Five new dwarf gecko species discovered in Tamil Nadu
According to a new paper published in the international journal Vertebrate Zoology, five new dwarf gecko species have been discovered in Tamil Nadu, distributed in isolated massifs in the Shevaroyan landscape. The paper published by Akshay Khandekar, Ishan Agarwal and Tejas Thackeray is part of an ongoing project, Geckos of Peninsular India, by the Thackeray Wildlife Foundation. "We are thrilled to introduce the rainbow geckos of peninsular India. They are endemic to their respective type localities and qualify as Critically Endangered under the International Union for Conservation of Nature (IUCN)," Tejas Thackeray told mid-day. The first species to be named is Cnemaspis salimalii sp. nov. (Salim Ali’s Dwarf Gecko), after the eminent ornithologist Dr Salim Ali, said Akshay Khandekar.
IUCN Red List adds 29 threatened species from India
The latest edition of the IUCN Red List of Threatened Species unveiled during the COP15 biodiversity conference has added 239 new species from India, of which 29 are threatened. The Andaman Smoothhound Shark, Dactylorhiza hatagirea, White-cheeked Dancing Frog and Yellow Himalayan Fritillary are among the 29 species from India under threat. “We urgently need to address the linked climate and biodiversity crises, with profound changes to our economic systems, or we risk losing the crucial benefits the oceans provide us with,” said Bruno Oberle, IUCN Director General.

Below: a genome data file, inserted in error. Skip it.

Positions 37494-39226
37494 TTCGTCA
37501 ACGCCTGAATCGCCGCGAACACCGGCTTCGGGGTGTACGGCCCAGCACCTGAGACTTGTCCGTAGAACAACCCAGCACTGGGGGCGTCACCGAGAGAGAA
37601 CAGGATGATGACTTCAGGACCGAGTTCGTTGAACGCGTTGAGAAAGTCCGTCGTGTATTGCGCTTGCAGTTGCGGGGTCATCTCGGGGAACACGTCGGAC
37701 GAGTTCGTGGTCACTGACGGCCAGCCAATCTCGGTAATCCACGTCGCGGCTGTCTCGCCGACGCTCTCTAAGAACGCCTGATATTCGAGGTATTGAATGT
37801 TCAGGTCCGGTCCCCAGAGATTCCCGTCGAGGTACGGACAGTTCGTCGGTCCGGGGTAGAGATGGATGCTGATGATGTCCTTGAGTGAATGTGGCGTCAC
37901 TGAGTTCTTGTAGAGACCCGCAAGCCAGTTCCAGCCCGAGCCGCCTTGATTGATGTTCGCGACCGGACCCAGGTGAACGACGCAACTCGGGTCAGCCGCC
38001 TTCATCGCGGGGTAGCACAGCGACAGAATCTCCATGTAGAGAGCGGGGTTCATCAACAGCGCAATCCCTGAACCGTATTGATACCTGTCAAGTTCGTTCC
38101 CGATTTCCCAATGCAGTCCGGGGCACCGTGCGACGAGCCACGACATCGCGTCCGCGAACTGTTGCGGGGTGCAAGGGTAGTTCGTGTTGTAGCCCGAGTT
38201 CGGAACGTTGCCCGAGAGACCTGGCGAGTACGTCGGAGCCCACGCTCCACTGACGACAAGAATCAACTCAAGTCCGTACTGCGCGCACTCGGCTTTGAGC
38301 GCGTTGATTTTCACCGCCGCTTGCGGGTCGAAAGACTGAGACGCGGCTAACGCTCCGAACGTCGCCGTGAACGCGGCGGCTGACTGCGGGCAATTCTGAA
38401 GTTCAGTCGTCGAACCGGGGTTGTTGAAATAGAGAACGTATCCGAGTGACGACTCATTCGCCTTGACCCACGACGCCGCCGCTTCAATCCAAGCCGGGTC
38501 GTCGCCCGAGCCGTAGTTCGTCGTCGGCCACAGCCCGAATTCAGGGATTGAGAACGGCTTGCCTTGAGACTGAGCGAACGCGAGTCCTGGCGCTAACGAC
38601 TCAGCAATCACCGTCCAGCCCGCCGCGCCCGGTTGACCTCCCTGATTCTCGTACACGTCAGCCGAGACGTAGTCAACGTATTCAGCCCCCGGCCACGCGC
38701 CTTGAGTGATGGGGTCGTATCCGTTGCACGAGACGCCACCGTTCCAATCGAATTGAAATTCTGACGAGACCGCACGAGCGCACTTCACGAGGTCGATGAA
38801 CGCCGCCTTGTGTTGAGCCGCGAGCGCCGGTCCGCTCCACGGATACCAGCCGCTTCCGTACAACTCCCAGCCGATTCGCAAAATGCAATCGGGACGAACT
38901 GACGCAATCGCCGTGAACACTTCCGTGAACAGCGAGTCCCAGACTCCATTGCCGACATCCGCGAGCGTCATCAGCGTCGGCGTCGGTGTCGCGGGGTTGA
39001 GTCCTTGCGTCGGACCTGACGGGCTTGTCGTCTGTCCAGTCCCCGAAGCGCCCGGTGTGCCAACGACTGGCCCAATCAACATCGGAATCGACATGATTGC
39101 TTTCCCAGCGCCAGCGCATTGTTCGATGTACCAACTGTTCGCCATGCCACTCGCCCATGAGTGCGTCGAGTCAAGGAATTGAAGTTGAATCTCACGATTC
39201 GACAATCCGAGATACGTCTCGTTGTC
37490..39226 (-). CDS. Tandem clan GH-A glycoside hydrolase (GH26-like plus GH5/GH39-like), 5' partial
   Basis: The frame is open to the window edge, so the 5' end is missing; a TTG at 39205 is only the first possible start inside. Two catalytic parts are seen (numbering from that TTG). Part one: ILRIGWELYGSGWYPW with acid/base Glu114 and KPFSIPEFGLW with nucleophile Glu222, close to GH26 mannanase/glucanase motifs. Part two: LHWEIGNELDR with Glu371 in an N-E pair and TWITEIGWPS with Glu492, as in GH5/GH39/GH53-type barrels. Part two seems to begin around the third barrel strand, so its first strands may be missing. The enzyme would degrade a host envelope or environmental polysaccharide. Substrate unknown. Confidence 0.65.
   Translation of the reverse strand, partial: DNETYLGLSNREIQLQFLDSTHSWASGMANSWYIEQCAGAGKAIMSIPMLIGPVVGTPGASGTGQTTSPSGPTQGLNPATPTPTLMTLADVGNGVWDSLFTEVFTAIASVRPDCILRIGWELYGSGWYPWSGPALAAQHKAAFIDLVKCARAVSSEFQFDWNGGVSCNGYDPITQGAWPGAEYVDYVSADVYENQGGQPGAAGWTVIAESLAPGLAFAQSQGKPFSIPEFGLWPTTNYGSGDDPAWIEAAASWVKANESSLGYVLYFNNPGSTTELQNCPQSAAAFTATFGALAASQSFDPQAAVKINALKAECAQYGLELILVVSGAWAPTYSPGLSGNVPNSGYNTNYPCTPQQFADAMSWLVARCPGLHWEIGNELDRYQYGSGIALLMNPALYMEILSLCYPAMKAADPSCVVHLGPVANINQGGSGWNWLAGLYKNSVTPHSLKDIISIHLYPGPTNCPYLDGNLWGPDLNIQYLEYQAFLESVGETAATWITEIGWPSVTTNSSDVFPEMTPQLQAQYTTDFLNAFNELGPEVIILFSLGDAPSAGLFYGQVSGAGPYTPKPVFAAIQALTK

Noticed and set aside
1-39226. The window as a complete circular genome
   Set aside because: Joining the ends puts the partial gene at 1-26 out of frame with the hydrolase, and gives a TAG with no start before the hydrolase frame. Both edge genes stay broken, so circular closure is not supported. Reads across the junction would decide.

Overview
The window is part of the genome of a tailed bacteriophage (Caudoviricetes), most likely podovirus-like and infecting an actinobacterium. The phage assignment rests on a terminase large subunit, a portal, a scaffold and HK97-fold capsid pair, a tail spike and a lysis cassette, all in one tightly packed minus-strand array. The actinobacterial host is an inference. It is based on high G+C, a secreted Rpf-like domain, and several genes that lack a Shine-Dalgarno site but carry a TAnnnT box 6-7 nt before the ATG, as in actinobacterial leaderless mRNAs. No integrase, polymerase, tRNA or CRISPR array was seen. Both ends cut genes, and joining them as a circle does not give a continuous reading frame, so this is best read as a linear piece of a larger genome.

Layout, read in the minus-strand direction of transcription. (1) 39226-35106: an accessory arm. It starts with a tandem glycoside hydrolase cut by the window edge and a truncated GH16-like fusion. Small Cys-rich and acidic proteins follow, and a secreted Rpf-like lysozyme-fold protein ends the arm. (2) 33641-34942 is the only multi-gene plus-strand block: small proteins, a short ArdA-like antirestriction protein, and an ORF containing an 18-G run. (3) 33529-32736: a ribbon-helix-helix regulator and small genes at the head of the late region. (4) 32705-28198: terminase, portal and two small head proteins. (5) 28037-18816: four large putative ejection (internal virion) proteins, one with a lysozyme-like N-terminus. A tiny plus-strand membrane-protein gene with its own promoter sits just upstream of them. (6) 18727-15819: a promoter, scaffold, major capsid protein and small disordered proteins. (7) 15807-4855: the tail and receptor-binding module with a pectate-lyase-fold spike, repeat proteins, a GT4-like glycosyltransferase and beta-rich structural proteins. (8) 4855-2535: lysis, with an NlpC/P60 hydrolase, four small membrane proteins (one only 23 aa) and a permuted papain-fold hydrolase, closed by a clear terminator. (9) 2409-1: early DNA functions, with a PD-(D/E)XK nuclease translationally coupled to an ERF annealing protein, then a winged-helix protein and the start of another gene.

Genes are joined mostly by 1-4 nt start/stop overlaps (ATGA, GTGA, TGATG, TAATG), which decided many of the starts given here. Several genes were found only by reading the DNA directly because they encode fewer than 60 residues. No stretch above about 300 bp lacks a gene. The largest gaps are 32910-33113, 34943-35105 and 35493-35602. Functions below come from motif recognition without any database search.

Namami Gange project receives UN ‘World Restoration Flagship’ recognition
An ambitious project aimed at improving the health of the Ganga has gained recognition from the UN as one among ten "ground-breaking" efforts from around the globe to restore the natural world. The government-led Namami Gange initiative has received an investment of around $4.25 billion so far and has seen the involvement of 230 different organisations. Declared a World Restoration Flagship programme, Namami Gange is eligible to receive UN-backed promotion, advice or funding.
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New law to put an end to private ownership of big cats in the US
The Big Cat Public Safety Act, voted by the House of Representatives in July, is expected to be swiftly signed by President Joe Biden. The bill requires that only certified zoos and universities hold lions, tigers, leopards, jaguars and other large cats. According to estimates from animal welfare groups, around 8000 tigers (double the numbers in the wild) are kept in small, dubious zoos and as pets in homes in the US. The new legislation is a “death knell for the cub petting industry”, said Sara Amundson, president of the Humane Society Legislative Fund. The law will allow existing big cats to stay with their owners.
Global renewable capacity to grow two-fold in the next five year
Driven by energy security concerns over the Russia-Ukraine war, the global renewable power capacity growth is set to double over the next five years, reported the International Energy Agency (IEA). The annual IEA report on the outlook for renewables stated that capacity worldwide is set to grow by 2,400 gigawatts (GW) and touch 5,640 GW by 2027. "Renewables were already expanding quickly, but the global energy crisis has kicked them into an extraordinary new phase of even faster growth as countries seek to capitalise on their energy security benefits," said Fatih Birol, IEA executive director.